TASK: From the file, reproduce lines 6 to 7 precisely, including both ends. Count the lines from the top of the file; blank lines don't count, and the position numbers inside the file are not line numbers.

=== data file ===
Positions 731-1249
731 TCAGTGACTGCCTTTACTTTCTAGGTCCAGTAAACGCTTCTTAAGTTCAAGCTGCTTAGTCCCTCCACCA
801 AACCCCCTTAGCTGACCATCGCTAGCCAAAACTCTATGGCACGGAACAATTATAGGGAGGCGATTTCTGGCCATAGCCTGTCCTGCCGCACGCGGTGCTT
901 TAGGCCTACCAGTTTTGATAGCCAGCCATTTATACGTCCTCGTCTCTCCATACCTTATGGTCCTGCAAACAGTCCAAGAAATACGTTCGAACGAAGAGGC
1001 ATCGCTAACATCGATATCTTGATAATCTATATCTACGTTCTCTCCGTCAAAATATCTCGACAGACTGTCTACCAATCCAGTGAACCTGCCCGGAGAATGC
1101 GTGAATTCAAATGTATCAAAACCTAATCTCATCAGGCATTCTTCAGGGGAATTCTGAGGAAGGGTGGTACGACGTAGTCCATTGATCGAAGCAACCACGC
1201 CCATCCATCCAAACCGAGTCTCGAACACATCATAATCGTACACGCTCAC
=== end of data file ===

1101 GTGAATTCAAATGTATCAAAACCTAATCTCATCAGGCATTCTTCAGGGGAATTCTGAGGAAGGGTGGTACGACGTAGTCCATTGATCGAAGCAACCACGC
1201 CCATCCATCCAAACCGAGTCTCGAACACATCATAATCGTACACGCTCAC